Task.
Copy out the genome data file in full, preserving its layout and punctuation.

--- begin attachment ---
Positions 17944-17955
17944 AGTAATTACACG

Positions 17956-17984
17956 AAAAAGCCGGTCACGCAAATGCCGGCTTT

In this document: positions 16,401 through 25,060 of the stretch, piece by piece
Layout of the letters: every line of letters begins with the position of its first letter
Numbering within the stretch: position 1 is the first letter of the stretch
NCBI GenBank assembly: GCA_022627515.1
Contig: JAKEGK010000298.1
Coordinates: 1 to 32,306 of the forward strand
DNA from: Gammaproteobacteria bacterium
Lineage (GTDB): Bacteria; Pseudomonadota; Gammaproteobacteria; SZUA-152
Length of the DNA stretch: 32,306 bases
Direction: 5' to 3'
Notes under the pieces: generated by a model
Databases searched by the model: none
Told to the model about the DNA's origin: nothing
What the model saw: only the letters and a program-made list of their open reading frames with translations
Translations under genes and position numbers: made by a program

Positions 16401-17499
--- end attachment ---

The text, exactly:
Positions 17944-17955
17944 AGTAATTACACG

Positions 17956-17984
17956 AAAAAGCCGGTCACGCAAATGCCGGCTTT

In this document: positions 16,401 through 25,060 of the stretch, piece by piece
Layout of the letters: every line of letters begins with the position of its first letter
Numbering within the stretch: position 1 is the first letter of the stretch
NCBI GenBank assembly: GCA_022627515.1
Contig: JAKEGK010000298.1
Coordinates: 1 to 32,306 of the forward strand
DNA from: Gammaproteobacteria bacterium
Lineage (GTDB): Bacteria; Pseudomonadota; Gammaproteobacteria; SZUA-152
Length of the DNA stretch: 32,306 bases
Direction: 5' to 3'
Notes under the pieces: generated by a model
Databases searched by the model: none
Told to the model about the DNA's origin: nothing
What the model saw: only the letters and a program-made list of their open reading frames with translations
Translations under genes and position numbers: made by a program

Positions 16401-17499